through the F-Mount -  photography by Jürgen Becker
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Soviet KIEV 19 plus MIR-24N 2/35 MC

January 11, 2015

Between ca. 1975 and 2001 F-Mount cameras were built at the Arsenal factory in Kiev (Ukraine). The brand name of these F-Mount cameras was "КИЕВ", later they also used the same name in latin letters ("KIEV").

The brand name KIEV or КИЕВ is well-known for their rangefinder cameras based on the CONTAX. After WW2, as a part of reparations payments, the CONTAX production lines were transferred from the Zeiss Ikon plant in Dresden/Germany to the Arsenal plant.

Arsenal is also noted for their inexpensive medium format SLR cameras like the KIEV 60 and 88.

1 kg of solid Soviet technology from the late 80s.
While the camera body - comparable to a Nikkormat FTx in size - weighs only 665g, the lens is surprisingly heavy with 335g.

The information about Arsenal's F-Mount cameras is a bit contradictionary. I think there are four production models, all four with a mechanical shutter:

The four cameras share the same base design: the KIEV bodies have the finder positioned centrally (in contrast to most other 35mm SLRs with their finders positioned leftwards) and the shutter speed dial is located on the front side to the left.

KIEV 19 body compared to a Nikkormat FTn.

Both camera and lens have got an engraved Arsenal logo. The first two digits of the serial numbers are the year of production. On the underside of the lens there is the small "CCCP"-logo which stands for "best quality".

The 19 and 19M models are relatively easy to find. I paid around 30 euros for my sample including the 35mm f/2 lens.

The lens mount with the huge stop-down lever on the left.

Non-AI lenses are fully usable.

The build quality of the camera body seems to be very good! Mirror, shutter, winding lever, shutter speed dial, ISO setting: everything works fine. Just the same with the lens: both the focus ring and the aperture ring (with half stop clicks) operates as smoothly as possible! Moreover, the two items appear sturdy to me.

I my opinion the centred finder is ergonomically disadvantageous: the right side of the body could be a bit longer for better grip and the left could be a bit shorter for easier focussing.

The KIEV 19 takes every type of F-Mount lens with an aperture ring, even non-AI lenses.

Metering must be made stopped down. Pressing down the huge DOF preview lever switches on the meter. That is clever! It saves energy and you can't forget to stop down before metering (a typical problem of Nikon bodies, when the AI coupling unit is folded up). In the finder there are two LEDs, exposure is proper if both are on. A pity, one of the two is dead in my sample. Nevertheless it is usable and the meterings approximately match those of my other bodies.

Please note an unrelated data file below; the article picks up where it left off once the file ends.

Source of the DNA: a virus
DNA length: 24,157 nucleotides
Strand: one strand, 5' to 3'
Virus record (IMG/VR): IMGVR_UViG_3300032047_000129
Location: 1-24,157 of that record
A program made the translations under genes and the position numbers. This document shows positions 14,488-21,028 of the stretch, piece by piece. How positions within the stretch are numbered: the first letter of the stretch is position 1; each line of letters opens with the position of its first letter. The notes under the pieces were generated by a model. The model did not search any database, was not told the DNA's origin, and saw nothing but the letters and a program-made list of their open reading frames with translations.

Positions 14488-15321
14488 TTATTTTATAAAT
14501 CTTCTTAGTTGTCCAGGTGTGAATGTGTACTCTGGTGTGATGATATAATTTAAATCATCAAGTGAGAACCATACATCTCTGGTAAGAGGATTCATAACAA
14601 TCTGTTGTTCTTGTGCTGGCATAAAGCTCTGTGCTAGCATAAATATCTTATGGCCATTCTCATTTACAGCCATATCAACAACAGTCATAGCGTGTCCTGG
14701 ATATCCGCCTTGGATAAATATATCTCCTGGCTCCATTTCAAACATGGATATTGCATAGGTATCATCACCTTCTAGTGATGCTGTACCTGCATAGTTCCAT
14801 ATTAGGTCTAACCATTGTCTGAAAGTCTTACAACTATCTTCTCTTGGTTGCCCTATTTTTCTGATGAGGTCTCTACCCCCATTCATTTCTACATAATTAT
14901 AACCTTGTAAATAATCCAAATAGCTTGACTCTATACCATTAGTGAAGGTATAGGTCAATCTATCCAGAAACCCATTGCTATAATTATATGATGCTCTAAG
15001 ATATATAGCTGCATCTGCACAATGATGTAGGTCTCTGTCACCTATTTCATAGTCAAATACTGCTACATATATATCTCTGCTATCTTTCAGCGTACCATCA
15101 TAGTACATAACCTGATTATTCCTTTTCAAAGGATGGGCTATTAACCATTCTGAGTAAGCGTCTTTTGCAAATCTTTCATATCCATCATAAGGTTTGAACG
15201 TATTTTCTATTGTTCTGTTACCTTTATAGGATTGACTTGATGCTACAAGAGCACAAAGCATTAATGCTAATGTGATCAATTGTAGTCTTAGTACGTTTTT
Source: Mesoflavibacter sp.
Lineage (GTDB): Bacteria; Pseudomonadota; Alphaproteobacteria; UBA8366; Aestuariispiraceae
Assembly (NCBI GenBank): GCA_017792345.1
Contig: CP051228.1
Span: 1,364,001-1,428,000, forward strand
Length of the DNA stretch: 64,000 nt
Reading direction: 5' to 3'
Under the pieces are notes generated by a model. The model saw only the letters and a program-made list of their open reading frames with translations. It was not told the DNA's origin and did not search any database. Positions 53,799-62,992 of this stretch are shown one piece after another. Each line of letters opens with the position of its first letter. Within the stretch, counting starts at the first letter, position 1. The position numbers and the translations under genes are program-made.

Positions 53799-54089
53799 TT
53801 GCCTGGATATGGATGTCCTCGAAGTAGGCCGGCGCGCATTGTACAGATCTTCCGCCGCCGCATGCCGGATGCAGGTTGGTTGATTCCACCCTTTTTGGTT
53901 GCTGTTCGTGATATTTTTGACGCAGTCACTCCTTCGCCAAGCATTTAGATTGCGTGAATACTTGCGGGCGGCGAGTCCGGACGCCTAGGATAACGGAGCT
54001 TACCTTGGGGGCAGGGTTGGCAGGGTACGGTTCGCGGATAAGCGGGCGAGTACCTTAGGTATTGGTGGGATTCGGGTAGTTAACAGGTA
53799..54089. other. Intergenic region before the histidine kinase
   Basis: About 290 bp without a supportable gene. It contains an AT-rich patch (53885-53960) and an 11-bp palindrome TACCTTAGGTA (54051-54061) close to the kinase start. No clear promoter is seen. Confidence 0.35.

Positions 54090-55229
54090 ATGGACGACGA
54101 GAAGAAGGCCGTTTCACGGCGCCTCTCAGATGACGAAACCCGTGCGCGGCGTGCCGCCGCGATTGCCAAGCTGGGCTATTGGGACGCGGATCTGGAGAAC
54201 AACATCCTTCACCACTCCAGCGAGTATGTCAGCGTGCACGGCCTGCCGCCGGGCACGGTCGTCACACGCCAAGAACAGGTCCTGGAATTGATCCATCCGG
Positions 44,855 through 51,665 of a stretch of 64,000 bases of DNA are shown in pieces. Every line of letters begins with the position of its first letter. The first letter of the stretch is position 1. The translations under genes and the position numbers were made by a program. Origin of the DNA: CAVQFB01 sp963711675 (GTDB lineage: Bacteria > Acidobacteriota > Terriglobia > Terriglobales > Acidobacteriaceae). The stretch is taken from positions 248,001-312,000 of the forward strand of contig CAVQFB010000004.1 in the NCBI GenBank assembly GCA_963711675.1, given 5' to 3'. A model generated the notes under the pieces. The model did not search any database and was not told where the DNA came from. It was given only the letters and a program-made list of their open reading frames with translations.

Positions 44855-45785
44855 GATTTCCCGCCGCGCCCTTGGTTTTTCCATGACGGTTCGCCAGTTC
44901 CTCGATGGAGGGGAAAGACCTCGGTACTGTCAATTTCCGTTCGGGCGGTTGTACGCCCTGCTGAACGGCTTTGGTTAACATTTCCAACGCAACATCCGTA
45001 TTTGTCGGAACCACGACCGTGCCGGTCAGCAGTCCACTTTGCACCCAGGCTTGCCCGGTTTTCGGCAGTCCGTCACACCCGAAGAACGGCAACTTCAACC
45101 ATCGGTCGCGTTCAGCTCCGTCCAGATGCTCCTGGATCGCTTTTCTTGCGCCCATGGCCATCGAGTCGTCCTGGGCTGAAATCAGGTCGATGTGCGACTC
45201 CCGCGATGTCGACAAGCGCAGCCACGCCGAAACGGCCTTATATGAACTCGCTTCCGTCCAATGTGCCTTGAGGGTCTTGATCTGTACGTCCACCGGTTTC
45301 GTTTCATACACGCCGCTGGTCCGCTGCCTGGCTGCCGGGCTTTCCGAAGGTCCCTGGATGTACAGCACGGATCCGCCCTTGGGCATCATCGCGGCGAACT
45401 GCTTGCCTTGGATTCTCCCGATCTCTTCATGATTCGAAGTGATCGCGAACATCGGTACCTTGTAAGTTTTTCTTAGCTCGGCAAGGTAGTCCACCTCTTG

The ISO range is limited (20-640), just like the shutter speed range (B + 1/2-1/500 sec).

The finder is bright. Except for the two LEDs, no further information is shown within the finder. The focussing screen corresponds to a Nikon "K"-screen.

On the underside of the camera you will find the battery-chamber and the (non-centred) tripod mount. The camera is powered by two LR44 batteries (just like e.g. the F2 series, F3 series, FM/FE/FA series).

The film sensitivity must be set in "ГОСТ". That's not a problem because within the memory holder there is a conversion table between ГОСТ and ASA (ISO). The table goes up to ГОСТ 700, but the highest settable value is 500...

No surprises inside. Again: very good build quality.

Of course, I have tried the МИР-24Н 2/35 MC on my DSLRs. The quality the MIR lens delivered in these first trials was surprisingly good! Therefore I decided to try the lens more intensively.

Unusual detail: the aperture blades are made of sheer metal instead of black painted metal! Maybe, that is one reason for the extreme flaring problems this lens has.

Design flaw: in contrast to Nikon lenses you should not put this lens upright onto the table. Otherwise it will stand on its aperture lever!

Specifications of the MIR-24N 35mm f/2 MC:

The advantages of this lens are:

Sadly, I also have to report two drawbacks:

I have attached some sample images at the end of this article.

If you want to learn more about Arsenal's F-Mount cameras in particular or more about Soviet camera production in general, I recommend to visit the following websites:

Sample images (Nikon D700 plus MIR-24N 35mm f/2 MC):

Shot at F2.

100% crop.

Shot at F4.

End of the contact wire. Shot at F8.

100% crop of the lower left corner.

Sun in the image... Shot at F16.

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